BY COURTNEY INGALLS
Grocery stores are one of the few businesses that are able to stay open during the coronavirus pandemic. Even though you’re able to get out of the house and go shopping, you still need to be cautious about germs coming from other people around you. We’ve put together tips and tricks to keep you and your family safe while food shopping!
Want to find other ways to get food delivered to your house? Check out Family-Friendly Restaurants Offering Free Delivery and Food Deals in New York Amid Coronavirus
Plan your visit beforehand
In the past, many people have gone out food shopping with other members of their family and have taken the time to do some impulsive shopping. With this major health risk at hand, planning your visit before you step into the supermarket will limit your exposure to potential bacteria. Instead of going through every aisle and looking at all options of food you can buy, go through your kitchen at home and make a list of the things you need. Making a list will allow you to know exactly what you’re looking for and will make it easier for you to get in and out as fast as possible.
When you know you have to go to grocery shopping, you also should plan to go during off-peak times when you know that fewer people will be out. Whether you choose to go early in the morning or right before they close, this helps with social distancing that the CDC is recommending.
How to protect yourself in the store
The CDC is now recommending people wear either basic cloth or fabric masks while in public spaces in order to protect themselves. Although wearing masks is voluntary, it is a good idea to wear while at a grocery store. Many people are going in and out of the store each day and you will be coming in close contact with others when trying to go through aisles and waiting in lines to check out. To avoid breathing in droplets from the air, masks can help to prevent the spread.
When it comes to wearing gloves out in public, Karen Hoffmann, a registered nurse and the immediate past president of The Association for Professionals in Infection Control in Epidemiology tells CNBC that gloves could actually do more harm than good.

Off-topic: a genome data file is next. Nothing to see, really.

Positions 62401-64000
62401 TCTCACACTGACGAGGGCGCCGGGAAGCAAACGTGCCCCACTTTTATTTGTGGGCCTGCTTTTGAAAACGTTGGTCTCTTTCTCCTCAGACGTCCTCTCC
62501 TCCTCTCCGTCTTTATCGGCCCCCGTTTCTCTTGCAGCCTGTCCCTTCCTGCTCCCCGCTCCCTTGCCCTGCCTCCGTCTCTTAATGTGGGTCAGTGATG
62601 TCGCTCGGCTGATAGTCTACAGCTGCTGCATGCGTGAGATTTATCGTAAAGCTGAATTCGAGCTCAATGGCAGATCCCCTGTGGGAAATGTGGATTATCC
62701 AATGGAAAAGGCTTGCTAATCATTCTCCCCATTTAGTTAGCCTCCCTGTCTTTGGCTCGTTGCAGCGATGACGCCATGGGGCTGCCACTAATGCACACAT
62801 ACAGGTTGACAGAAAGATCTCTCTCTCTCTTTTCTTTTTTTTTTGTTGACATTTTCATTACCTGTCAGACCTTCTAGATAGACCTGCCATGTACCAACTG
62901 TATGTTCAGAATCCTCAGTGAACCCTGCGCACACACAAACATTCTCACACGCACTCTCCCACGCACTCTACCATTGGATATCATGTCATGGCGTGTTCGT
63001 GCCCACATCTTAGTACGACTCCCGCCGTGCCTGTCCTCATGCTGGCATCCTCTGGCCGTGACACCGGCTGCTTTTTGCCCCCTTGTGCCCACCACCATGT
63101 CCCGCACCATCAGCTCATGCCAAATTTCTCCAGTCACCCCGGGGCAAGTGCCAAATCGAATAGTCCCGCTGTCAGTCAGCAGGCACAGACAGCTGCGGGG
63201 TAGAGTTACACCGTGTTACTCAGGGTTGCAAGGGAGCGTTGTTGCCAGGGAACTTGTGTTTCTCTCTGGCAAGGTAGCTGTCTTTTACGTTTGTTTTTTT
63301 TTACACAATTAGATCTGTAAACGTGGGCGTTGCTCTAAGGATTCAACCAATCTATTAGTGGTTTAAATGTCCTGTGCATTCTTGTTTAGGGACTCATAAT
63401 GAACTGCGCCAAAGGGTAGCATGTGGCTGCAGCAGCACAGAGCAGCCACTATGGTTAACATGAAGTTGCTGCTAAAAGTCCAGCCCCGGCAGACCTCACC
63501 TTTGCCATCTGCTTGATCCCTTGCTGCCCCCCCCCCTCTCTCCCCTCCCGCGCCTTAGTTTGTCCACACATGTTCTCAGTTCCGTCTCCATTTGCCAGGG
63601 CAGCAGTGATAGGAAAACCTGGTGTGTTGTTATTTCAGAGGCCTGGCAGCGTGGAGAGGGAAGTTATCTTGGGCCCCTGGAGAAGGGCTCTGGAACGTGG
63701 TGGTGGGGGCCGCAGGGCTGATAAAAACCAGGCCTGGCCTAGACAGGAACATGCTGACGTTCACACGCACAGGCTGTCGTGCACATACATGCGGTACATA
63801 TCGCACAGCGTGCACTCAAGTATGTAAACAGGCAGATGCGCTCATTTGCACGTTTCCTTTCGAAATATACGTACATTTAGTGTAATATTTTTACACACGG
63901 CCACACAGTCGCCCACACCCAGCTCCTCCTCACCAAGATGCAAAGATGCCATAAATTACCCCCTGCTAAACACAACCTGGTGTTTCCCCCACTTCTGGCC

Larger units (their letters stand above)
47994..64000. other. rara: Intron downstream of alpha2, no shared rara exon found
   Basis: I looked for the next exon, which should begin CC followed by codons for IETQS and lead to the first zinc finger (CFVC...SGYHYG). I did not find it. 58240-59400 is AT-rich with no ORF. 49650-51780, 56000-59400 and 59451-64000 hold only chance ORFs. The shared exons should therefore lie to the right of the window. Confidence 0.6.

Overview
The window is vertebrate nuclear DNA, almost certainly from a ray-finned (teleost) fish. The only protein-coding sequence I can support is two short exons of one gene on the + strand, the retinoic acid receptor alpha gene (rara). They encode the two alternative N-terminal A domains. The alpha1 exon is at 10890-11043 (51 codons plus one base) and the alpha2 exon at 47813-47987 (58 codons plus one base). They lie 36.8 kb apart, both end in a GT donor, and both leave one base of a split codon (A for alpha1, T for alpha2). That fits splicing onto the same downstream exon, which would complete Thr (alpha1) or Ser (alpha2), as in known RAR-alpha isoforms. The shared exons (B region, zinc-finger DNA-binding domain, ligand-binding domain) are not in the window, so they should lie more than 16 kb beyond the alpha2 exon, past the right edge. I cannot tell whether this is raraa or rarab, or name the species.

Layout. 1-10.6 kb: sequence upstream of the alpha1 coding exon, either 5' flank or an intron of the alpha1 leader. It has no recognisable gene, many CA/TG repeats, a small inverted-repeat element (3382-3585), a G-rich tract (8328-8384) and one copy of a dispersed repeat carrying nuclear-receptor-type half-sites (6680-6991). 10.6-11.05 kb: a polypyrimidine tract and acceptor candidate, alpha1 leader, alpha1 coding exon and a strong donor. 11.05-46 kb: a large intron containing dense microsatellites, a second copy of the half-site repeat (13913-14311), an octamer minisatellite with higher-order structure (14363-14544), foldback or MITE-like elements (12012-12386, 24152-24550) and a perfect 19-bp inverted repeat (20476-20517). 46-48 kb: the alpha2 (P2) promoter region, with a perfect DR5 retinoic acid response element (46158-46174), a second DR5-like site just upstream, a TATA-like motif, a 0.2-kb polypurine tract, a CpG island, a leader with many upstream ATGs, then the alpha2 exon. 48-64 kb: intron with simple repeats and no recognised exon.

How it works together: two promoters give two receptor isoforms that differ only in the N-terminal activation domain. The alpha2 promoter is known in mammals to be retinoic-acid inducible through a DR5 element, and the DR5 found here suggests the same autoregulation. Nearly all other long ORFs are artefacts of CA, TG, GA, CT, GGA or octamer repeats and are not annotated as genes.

Experts have said that germs and bacteria actually stay on gloves longer than it would on people’s hands. “Unless you’re really experienced with putting gloves on and off, you may actually contaminate your hands more and therefore get a false sense of security,” Hoffmann said. Other extra measures to take while shopping is wiping down handles of shopping carts before using them, as well as using credit or debit cards instead of cash when you go to pay.
How to handle food
Even though the FDA says there is no current evidence to say the virus can be passed through food packaging, some people are still concerned about the spreading of germs. Containers such as glass and cans can be wiped down with disinfecting wipes to make you feel more comfortable and protected. If you choose not to wipe down your containers, make sure to always wash your hands after putting them away. When it comes to produce such as fruit and vegetables, washing the products with water and a small cup of vinegar helps kill fungus and keeps produce from deteriorating.
How to handle deliveries
If you’re still uncomfortable going out in public and you rather have your groceries delivered, make sure that you are having an “interactionless” delivery. Avoid direct handoff with the people who are dropping off the food to you. Arrange to have your items delivered to your doorstep or a place nearby that you can pick it up. If you’re using a delivery service online, it is better to tip the delivery person online via an app instead of giving them a cash tip. Money can carry germs that you don’t want to pass onto others and it also involves close contact with the delivery person that you should try and avoid.
This story first appeared on newyorkfamily.com.